ED: Only stopping when you reach what you consider to be an appropriately Christian/theistic conclusion in line with doctrinal religious beliefs in which you already have absolute faith.

Others find that there are yet more philosophical questions that could be asked, or that are beyond most or all people's personal knowledge, or beyond universal assent philosophically speaking, not to mention indeterminacies of scientific knowledge (a field that continues to accumulate knowledge, painfully slowly over centuries which isn't exactly an argument in favor of the supernatural).

I personally would love to know what lies behind the metaphysical curtain, wouldn't we all, instead of the groping, and instead of living in a world where so many people hold so many views of the divine found in holy books from cultures around the world, both old and new holy books (and books that interpret those holy books in denominational ways) and many of those persons believe that they know absolutely what "the divine's" lessons for humanity are. While the rest of humanity who writes the many other books that we see at Barnes and Noble seem to be far more concerned to write about a host of subjects and stories without bringing up the subject of religion or philosophy, certainly not directly and systematically or to try and convince anyone of anything in particular concerning religion. What a world, quite diverse in what it finds interesting, or in what music, books, movies, philosophies, theologies, it loves most. Is life all about getting to heaven via specific beliefs? Really? Conversely, if life is about conducting onesself relatively nicely toward one's fellows, most people do already do that, otherwise we wouldn't be able to get along in big cities.

By the way, I didn't know that you and Jason Pratt agreed that animals have souls. But does Pratt have to slap me down (figurative speaking) for not recalling having read that at your blog (what an instinctual reaction his part). As for suggestions that I may not have come to recognize what you have been saying to me these past years, I agree that may be true, but I also admit that the road works both ways. From my perspective you would not have composed the reply you did had you grasped what I have been saying. I also grant that communication (especially communications revolving round big questions) is an art that takes two to master, an exceedingly difficult art at that, like dancing on ice, especially since the two people in question have spent decades reading different books, thinking about subjects from different angles, and just basically not being in-synch with one another over these big questions, and especially so when one of the two persons is absolutely convinced he's found the big answers to the big questions.

About Jason's remark that you believe "animals have souls," I'd like to ask whether also believe in mind-body substance dualism for animals (for the great apes at least, and what about the lesser apes, the monkeys?) And what about the transition from soul-less animals to ones with souls? Was it a sharply demarcated transition or does it lie along a wide evolutionary spectrum of increasing "soul-ness" (and increasing substance dualism) being granted little by little? And do you believe can philosophy figure such things out?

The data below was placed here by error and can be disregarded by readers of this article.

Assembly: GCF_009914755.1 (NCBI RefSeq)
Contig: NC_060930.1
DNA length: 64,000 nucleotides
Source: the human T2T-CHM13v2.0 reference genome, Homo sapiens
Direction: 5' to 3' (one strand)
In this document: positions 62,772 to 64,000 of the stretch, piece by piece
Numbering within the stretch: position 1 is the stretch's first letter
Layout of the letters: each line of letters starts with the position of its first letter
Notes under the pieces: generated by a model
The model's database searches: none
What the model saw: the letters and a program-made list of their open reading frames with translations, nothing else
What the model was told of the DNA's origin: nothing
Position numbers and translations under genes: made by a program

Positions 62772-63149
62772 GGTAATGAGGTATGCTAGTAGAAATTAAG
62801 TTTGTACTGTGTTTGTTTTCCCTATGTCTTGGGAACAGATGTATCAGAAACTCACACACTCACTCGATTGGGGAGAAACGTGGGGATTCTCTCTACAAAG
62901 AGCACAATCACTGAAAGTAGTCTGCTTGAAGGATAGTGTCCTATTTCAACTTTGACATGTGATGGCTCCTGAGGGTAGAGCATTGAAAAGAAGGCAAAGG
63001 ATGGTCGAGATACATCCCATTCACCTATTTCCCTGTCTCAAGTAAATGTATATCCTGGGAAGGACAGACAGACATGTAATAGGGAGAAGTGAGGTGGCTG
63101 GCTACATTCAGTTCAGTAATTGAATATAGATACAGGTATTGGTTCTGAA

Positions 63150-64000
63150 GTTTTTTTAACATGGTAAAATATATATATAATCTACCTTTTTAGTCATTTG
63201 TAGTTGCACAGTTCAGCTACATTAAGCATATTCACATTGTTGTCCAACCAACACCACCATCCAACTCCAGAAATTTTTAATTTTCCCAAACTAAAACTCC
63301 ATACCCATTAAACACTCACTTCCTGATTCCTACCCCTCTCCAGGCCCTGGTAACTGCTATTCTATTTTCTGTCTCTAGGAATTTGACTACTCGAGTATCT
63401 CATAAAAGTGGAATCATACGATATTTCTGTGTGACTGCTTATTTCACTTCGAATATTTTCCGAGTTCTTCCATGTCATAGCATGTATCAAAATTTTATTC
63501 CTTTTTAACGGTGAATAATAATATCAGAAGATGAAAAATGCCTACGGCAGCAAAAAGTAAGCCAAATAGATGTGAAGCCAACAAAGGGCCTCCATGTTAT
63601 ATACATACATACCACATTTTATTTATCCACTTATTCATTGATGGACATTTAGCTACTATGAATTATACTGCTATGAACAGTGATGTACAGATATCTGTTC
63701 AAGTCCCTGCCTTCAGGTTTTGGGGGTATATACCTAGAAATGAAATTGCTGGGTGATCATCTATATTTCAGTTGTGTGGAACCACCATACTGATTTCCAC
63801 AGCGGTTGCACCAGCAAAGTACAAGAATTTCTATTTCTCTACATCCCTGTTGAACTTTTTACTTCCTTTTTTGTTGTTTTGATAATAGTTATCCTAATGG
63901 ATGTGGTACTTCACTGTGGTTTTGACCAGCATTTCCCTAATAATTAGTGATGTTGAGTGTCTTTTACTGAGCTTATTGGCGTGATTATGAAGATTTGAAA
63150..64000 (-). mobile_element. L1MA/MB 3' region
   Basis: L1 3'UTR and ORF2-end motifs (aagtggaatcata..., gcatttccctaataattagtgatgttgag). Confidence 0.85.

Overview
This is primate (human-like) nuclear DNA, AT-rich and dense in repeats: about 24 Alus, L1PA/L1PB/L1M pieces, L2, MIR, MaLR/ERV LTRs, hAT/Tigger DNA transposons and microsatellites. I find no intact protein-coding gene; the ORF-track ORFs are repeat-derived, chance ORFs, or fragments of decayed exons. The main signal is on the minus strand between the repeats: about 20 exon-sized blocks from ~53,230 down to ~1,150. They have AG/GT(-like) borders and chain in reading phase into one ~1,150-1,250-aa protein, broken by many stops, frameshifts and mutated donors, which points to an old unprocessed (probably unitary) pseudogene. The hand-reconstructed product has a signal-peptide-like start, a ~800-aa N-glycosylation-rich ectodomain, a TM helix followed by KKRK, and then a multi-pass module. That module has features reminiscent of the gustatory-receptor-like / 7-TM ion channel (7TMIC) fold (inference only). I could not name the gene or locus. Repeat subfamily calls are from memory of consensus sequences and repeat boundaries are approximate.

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VIC: Though, if we have no prospect of getting an satisfactory answers, at least satisfactory enough to help us in making choices that guide our conduct, I’m not sure what the questions do for us.

ED: I never said there was absolutely no prospect of any answer. Perhaps after death we'll know more, or everything, or nothing, or maybe we'll exist only temporarily in a personal form after we die. Perhaps in a thousand years science will find the right experiments to be able to convince a majority of the earth's inhabitants that either an afterlife exists, or it doesn't. It took science long enough to find the right experiments to convince the majority that contrary to our daily perceptions the sun does not move round the earth.

I have said in the past that I doubted certain philosophical arguments based on the inherent limitations of language itself. I doubted that philosophical arguments based on analogies constituted proof. And I haven't see any answers in philosophy that were uncontested and on good rational grounds, such that people with different intuitions seemed to simply fall into accepting one or another philosophical answers and arguments to the big questions as a way to back up their intuitions, and then defended such arguments like dogs do bones.

You stated, "if we have no prospect of getting any satisfactory answers, at least satisfactory enough to help us in making choices that guide our conduct, I'm not sure what the answers do for us."

I doubt with Marc Hauser that the vast majority of people (or "animals with souls" as Jason and you believe they have) make the majority of their decisions on how to conduct themselves based on philosophical and/or theological arguments. In fact, research suggests morality is built in the brain. Besides Hauser's research, here is one of the latest and newest lines of evidence from a Washington Post article published last week. The article begins, "'You gotta see this!' Jorge Moll had written. Moll and Jordan Grafman, neuroscientists at the National Institutes of Health in Bethesda, Md., had been scanning the brains of volunteers as they were asked to think about a scenario involving either donating a sum of money to charity or keeping it for themselves. As Grafman read the e-mail, Moll came bursting in. The scientists stared at each other. The results were showing that..."